ARTICLE IN PRESS
The Veterinary Journal xxx (2004) xxx–xxx
Foot-and-mouth disease: the vital need for collaboration as an aid to disease elimination
Foot-and-mouth disease (FMD) is endemic in many parts of the world and "globalisation" has ensured that those countries with FMD-free status are increasingly at risk of occasional viral introductions – even if they take active measures to prevent such incursions. In countries such as the United Kingdom, which maintain FMD-free status without prophylactic vaccination, a "stamping out" policy (i.e. killing the host) is the current means of dealing with occasional introductions of the FMD virus (FMDV).
Following the experience of the 2001 FMD epidemic in the UK, emergency vaccination "to live" has become an important aspect of future contingency planning. With a stamping out policy alone it is usual to kill animals with all speed on infected premises (IPs) where disease has been diagnosed on either clinical grounds or from positive laboratory testing. Livestock regarded as dangerous contacts (DCs) on the basis of epidemiological tracing are also killed. Movement restrictions and strict biosecurity are additional key features of control measures.
Throughout an epidemic accurate data collection and analysis is crucial, particularly so if any type of modelling is to form part of the decision making process. For all three aspects (data collection, analysis and com-puter-based simulations) close collaborative effort is required to provide the best scientific approach to elimination of disease. During the 2001 FMD epidemic, census data were inaccurate and the collection and analysis of field data were imperfect. Mathematical models were developed during the course of the epidemic, partly as a substitute for poor information, but also because the early indications were that the FMD contingency plan was inadequate (Taylor, 2003). It is, however, important to emphasise that many of the perceived problems in the early stages resulted from the lag between introduction of FMDV into the UK and recognition of its presence. Estimates vary, but Mansley et al. (2003) concluded that 79 premises had been exposed to FMD infection before confirmation of the disease on the 20th February 2001. Haydon et al. (2003) suggested that many premises (from <30 to >80) may have actually been infected by 20th February and a further 40 might have become infected before the introduction of the national movement ban on February 23rd. Gibbens and Wilesmith (2002) and Alexanderson et al. (2003) postulated that infection could have been present in the UK from late January 2001.
The background to the 2001 FMD epidemic is that on February 19th 2001, FMD was suspected in pigs at an abattoir in Essex and confirmed the following day as the sub-type O PanAsiatic strain of FMDV. The origin of the infected pigs was identified as a pig farm at Heddon-on-the-Wall, Northumberland on February 22nd where detailed examination of the pigs on February 24th revealed FMD lesions that were adjudged to be at least 12 days old (Mansley et al., 2003). Precisely how the FMD virus reached this pig farm has not been identified, although untreated pig swill has been implicated.
On February 23rd the disease was confirmed on a mixed sheep and beef cattle farm at Ponteland, some 5 km from Heddon-on-the-Wall; the oldest FMD lesions (estimated to be nine days old on February 25th) were found on a heifer, but serum samples taken from 226 of 355 sheep on the same day indicated that four were antibody positive and eight were virus positive (Mansley et al., 2003).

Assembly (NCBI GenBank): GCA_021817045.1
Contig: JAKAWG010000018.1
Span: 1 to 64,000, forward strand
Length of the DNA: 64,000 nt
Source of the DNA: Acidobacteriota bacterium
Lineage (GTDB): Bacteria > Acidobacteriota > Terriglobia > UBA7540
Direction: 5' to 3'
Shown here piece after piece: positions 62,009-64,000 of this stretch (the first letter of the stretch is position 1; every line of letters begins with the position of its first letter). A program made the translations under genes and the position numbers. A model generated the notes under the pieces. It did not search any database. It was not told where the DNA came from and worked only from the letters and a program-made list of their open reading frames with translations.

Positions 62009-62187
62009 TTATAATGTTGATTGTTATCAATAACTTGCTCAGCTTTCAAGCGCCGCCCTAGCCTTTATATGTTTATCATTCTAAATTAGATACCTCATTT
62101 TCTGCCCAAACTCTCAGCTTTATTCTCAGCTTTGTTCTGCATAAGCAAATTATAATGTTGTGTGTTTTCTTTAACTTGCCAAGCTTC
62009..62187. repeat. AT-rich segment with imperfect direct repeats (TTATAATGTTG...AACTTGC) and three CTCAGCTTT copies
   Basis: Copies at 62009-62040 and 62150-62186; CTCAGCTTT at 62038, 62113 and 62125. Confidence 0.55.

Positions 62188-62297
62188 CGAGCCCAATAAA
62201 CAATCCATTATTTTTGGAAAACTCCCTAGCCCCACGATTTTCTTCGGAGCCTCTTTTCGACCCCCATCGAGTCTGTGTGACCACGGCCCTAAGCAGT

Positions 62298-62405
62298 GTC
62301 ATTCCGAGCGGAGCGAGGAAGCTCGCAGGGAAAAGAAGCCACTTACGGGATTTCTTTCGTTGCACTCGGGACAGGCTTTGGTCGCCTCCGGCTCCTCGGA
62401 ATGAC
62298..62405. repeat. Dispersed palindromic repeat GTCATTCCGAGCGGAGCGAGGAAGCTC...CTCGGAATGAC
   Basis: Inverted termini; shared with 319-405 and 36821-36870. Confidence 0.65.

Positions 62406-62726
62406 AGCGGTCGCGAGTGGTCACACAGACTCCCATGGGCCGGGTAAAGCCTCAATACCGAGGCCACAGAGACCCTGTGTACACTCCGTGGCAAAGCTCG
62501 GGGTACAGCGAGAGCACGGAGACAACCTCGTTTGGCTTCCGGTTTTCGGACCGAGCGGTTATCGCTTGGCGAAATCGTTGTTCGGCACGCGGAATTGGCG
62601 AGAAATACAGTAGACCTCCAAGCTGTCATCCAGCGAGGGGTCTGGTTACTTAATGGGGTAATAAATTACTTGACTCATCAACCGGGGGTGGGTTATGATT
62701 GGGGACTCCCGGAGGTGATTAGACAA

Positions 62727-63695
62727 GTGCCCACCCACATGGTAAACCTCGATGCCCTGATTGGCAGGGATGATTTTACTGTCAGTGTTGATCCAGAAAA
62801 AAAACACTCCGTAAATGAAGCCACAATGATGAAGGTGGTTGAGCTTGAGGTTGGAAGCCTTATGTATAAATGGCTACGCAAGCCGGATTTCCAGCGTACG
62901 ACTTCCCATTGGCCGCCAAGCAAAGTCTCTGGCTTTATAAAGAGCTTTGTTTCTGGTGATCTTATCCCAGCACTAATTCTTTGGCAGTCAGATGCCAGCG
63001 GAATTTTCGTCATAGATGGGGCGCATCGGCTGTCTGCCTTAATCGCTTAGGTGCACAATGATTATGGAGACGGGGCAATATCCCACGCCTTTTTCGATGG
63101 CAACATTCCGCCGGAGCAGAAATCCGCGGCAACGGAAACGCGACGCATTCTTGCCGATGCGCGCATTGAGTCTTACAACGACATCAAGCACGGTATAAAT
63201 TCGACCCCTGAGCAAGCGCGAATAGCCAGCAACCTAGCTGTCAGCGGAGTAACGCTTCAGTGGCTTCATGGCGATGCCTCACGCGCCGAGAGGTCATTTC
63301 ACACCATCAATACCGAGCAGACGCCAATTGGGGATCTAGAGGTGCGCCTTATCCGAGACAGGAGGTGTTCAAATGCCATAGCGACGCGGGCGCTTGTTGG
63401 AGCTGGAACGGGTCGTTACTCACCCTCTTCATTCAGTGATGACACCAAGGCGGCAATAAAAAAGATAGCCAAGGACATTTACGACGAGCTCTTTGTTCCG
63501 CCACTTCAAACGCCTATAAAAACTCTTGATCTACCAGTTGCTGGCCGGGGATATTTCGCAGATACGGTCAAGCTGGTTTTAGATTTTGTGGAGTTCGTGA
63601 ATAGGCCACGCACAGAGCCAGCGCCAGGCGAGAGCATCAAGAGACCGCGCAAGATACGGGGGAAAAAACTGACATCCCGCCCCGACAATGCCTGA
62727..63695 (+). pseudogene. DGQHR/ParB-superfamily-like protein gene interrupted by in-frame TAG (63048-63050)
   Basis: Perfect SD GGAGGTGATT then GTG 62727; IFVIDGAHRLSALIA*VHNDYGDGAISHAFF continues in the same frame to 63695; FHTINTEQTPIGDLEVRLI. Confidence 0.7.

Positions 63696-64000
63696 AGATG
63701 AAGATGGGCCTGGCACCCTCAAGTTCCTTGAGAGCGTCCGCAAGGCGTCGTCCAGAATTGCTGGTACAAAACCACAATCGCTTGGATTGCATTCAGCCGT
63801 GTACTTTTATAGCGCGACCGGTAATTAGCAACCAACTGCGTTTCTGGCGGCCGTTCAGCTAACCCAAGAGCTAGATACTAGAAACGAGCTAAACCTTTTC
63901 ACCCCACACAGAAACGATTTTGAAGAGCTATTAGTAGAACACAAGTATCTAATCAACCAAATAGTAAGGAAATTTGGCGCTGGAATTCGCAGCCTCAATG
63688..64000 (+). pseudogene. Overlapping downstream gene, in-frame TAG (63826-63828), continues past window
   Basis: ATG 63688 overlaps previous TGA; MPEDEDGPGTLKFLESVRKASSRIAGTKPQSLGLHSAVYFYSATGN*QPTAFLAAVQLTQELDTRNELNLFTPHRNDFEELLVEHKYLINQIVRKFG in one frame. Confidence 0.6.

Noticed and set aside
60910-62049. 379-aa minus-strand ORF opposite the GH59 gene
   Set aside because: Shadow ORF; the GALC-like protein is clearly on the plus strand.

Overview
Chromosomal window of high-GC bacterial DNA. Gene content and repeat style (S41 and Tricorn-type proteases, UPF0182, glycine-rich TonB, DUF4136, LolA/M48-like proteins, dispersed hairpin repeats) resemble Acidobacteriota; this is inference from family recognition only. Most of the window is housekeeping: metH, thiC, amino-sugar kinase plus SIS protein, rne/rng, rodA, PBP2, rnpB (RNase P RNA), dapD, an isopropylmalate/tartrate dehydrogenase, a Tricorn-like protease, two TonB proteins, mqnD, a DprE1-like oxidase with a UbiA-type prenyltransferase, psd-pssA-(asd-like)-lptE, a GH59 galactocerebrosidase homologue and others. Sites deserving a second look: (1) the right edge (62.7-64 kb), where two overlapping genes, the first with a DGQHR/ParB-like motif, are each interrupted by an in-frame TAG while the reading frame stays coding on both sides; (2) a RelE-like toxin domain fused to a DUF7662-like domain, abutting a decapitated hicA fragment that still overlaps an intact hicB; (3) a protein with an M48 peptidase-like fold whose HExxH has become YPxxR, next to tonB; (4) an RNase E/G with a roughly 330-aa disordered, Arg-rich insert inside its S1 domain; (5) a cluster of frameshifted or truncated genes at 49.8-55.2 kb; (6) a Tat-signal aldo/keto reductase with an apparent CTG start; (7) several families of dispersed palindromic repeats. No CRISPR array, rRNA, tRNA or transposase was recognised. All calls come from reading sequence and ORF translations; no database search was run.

Movement of sheep to market from the Ponteland farm and subsequent dealing raised the possibility that multiple livestock movements might have already disseminated infection widely by the time of disease confirmation on February 20th. These fears were realised by the detection of disease in several new areas as far south as Devon within a week of the original confirmation of disease on the 22nd February. Subsequent short range modelling of the wind-borne spread of the prevalent strain of the virus indicated that infected pigs at Heddon-on-the-Wall might have excreted sufficient virus to infect livestock on the farm in Ponteland (Gloster et al., 2003).
In this brief historical introduction the complexities of the field situation are fully realised – unknown origin and date of viral introduction; undefined viral characteristics; weather conditions that favoured virus survival; potential spread prior to identification of the index case by, for instance, animals, people, equipment and vehicles; possible airborne transmission; and involvement of numerous animals of different species and susceptibilities in widely varying regions of the UK. Complex biological situations of this type do not lend themselves to an intra-epidemic mathematical modelling approach, particularly when such models are invariably built on a number of assumptions, some of which may be inaccurate. In a comprehensive review of the use of models in informing disease control policy, Taylor (2003) concluded with respect to FMD control that ‘‘tactical decision making should be based more on real veterinary intelligence than on predictive modelling’’.
In this issue of The Veterinary Journal, Kitching, Hutber and Thrusfield (Kitching et al., 2004), examine some of the clinical and epidemiological factors that are of relevance in predictive modelling. The authors stress the importance of farm level analysis, focusing on intra-herd transmission as the starting point for any FMD model. The within-herd parameter of first day incidence (FDI) 1 and regional analysis using the in-ter-herd parameter of first fortnight incidence (FFI) 2 have the merit of being directly measurable. Using these parameters it is possible to predict prevalence, to model within farm infectivity and regional spread and to highlight the differences between species with some accuracy. Control policies can then be targeted more effectively if, for example, large dairy farms demonstrate high FDI and FFI.